A Notary Public who is ordained or allowed to perform marriages should have this marriage license in hand, along with the issue date, effective date, and expiration date. The ceremony needs to occur within the effective and expiration dates.
Many states outline what a Notary Public can charge for “regular” duties or Notarial Acts. These can run anywhere from $5 to $25. Beyond this, it’s up to the Notary Public to charge what they will for any corollary services they provide.
If you choose to go to a Notary Public for your marriage ceremony, keep in mind that you don’t need witnesses present. Some states’ marriage licenses will have a space for witnesses to sign, but in most cases the newlywed couple can choose to have a secret ceremony – just them and their chosen Notary Public.
5) “Solemnizing The Rites Of Marriage”
Notary Publics who can officiate weddings are actually solemnizing the rites of marriage. Besides writing and reading vows for the couple, the Notary Public will ask both the bride and groom if they “take each other” as husband and wife and each party will answer with, “I do.” The Notary Public may then ask each individual to place a ring on the other’s finger and repeat an oath. Finally, the closing of the ceremony may call for the Notary Public to “pronounce” the couple as married.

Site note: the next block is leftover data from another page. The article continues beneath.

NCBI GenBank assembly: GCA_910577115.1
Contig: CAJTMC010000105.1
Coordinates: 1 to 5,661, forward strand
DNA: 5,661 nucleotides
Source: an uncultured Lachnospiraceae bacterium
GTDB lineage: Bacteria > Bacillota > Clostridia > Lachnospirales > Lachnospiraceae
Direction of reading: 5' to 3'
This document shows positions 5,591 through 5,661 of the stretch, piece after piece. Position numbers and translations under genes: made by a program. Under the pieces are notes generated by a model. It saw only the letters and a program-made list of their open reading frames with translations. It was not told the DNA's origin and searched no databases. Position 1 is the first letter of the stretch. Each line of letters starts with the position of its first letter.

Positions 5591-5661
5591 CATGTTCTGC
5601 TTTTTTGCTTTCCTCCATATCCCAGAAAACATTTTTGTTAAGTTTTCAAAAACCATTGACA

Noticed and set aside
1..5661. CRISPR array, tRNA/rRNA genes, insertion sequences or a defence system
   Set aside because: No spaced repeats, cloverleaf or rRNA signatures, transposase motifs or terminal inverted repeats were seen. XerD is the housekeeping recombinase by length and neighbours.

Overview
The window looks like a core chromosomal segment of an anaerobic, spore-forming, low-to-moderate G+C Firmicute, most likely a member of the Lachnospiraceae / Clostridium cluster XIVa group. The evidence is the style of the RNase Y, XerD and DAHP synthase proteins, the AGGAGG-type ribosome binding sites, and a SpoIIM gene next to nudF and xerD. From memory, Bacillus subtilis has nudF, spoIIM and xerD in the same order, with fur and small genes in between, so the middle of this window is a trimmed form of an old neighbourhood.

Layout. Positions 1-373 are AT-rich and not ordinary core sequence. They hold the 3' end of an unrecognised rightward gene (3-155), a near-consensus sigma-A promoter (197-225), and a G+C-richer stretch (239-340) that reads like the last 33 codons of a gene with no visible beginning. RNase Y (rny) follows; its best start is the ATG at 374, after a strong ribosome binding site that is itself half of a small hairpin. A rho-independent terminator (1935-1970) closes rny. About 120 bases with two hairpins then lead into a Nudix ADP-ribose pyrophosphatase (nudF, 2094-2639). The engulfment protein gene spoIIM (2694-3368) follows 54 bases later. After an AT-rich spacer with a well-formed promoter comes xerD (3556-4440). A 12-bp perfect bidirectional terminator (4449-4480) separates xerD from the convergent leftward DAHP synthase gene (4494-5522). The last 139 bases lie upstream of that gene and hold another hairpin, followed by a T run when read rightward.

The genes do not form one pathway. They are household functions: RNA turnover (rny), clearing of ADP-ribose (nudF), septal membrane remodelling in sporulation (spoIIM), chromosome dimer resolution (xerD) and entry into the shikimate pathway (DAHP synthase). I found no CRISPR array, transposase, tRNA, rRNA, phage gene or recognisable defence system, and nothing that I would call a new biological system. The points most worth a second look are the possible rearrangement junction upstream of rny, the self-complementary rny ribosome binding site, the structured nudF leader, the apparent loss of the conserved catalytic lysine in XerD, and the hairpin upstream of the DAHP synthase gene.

There is no signing, affirming, or witnessing of signatures during this portion of the ceremony.
There are positives and negatives to your Notary Public also being able to officiate your wedding ceremony. Using a Notary Public may not be for you if you’re part of a specific religion or culture that has particular rites and rituals around the wedding. In these cases, even if your Notary Public can legally marry you in one of the four exception states, you may still choose to go with a member of clergy instead.
Ease and convenience are two of the most significant advantages of using a Notary Public who is either ordained or allowed to perform marriage ceremonies. It’s even better when you can access these services at the same time and if your notary is mobile enough to come to your venue.
Superior Notary Services offers on-demand mobile notaries throughout the U.S. for couples who value speed and convenience on their special day.
Can A Notary Public Legally Marry A Couple?